Monday, August 12, 2013

Swatching for Boxy.

Have you swatched for Boxy? How'd it go?

I ended up knitting two swatches. I started on US 4's and thought it was too tight, so I ripped and started again on US 5's. Once I'd blocked that swatch, I thought it was too loose, so I went back to the 4's. I felt a little bit like Goldilocks :-)

By the way, here's a little trick I use to keep track of the needle size. I put eyelets and purl bumps in the lower right corner (knit an eyelet as a yarn over followed by a knit two together).

Once both swatches dried, I hung them overnight (this is what I referred to in my last post as "weighting").

And today, I took my final measurements.

Yep, the US 4 wins.

Wednesday, August 7, 2013

Planning for Boxy

Yes, it's finally time. Our Boxy KAL officially casts on next Friday, August 16. This KAL is not only our first sweater, but also our most epic project to date, requiring about 1,600 to 2,000 yards of yarn. Right, that's a LOT of knitting!

Because this is a sweater - even a loose-fitting one - gauge and size matter. This week, we're going to knit gauge swatches and make sure we're planning the right size.
yarn wound and ready to swatch (I'm using Meadow in the Pokeweed colorway)
Joji has provided instructions for both a seamed and seamless version. Before you knit your swatch, you need to decide which version you'll follow...because you need to swatch the way you'll actually knit the garment.

Undecided? Here are a few points to consider:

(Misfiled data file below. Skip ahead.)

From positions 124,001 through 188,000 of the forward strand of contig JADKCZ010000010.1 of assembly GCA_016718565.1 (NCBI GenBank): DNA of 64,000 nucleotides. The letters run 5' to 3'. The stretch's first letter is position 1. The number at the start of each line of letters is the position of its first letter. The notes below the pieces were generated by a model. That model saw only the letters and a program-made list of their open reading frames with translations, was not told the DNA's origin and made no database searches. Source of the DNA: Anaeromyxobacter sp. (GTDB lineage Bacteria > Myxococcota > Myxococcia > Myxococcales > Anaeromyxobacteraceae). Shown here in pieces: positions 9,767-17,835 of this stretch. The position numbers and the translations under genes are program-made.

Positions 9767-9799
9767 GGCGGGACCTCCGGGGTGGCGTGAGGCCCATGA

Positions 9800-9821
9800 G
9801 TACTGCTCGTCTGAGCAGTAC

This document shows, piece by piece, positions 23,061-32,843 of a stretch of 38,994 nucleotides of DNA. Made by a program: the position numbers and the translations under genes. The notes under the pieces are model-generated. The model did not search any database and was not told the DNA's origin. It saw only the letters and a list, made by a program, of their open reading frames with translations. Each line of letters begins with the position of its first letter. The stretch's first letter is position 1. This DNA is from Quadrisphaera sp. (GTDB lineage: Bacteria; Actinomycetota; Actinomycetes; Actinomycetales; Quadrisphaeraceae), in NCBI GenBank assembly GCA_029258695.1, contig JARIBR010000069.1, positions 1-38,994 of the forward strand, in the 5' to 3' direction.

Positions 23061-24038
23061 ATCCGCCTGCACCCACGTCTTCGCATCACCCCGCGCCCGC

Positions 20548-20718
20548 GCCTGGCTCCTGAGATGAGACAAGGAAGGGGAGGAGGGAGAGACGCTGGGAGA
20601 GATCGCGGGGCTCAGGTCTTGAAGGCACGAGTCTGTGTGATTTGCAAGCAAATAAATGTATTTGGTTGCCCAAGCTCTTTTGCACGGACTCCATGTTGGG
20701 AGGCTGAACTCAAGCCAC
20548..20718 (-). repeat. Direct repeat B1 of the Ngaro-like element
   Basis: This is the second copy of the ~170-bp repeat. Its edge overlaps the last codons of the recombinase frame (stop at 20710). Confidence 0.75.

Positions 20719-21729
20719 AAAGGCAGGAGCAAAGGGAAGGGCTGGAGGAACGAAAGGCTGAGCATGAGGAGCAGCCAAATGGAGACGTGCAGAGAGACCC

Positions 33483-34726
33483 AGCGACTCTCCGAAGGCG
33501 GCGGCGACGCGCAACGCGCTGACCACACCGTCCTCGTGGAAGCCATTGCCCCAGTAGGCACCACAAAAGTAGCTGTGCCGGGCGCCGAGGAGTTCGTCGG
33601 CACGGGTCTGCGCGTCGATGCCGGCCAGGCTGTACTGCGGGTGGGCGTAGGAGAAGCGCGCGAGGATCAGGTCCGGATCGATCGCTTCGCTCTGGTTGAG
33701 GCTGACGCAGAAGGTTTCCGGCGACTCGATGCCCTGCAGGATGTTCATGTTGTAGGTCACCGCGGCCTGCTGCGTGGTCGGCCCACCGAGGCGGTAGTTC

The seamed version is a front and a back knit flat, back and forth, knitting the stitches on the right side and purling the stitches on the wrong side. The front and back are seamed at the sides with mattress stitch. Because these two pieces are worked the same direction (from the bottom edge up to the shoulders) for the same length, it's the easiest kind of mattress stitch. This would be a great "first seaming project" (promise!)

I'm going to knit the seamed version (I know, you're shocked aren't you?!) for two reasons: 
first, knitting and purling. The seamless version starts with 16 to 18 inches of stockinette in the round...just knitting (yep, poke me in the eye with a needle!); and
second, straight needles. I love them! For sure the stitches are going to be crammed on tight, but that doesn't bother me!

If you're planning to knit the seamed version, you should knit your swatch flat. Cast on 30-40 stitches and work 4-5 inches of stockinette (knitting the right side rows and purling the wrong side rows).

As I mentioned, the seamless version starts with a big tube...several hundred stitches of stockinette knit in the round. And that means just knitting. No purling. Many of us knit and purl at slightly different gauges. So if you're just knitting, your work might be smaller or bigger than if you're knitting and purling. Boxy is a loose-fitting rectangle, designed with about 25 to 30 inches of ease. It's big enough, then, and you don't need to make it bigger by knitting at the wrong gauge! 

If you're going to make the seamless version, you should swatch "in the round". I promise it's easy (after all, it's just knitting and no purling!) and it's a helpful technique to know (think hats and socks and other seamless sweaters). If it's new to you, here's a great video (you only need to watch the first few minutes to learn the technique). You should cast on more stitches, say 40-50? and you'll still want to work 4-5 inches of stockinette; knitting all the rows.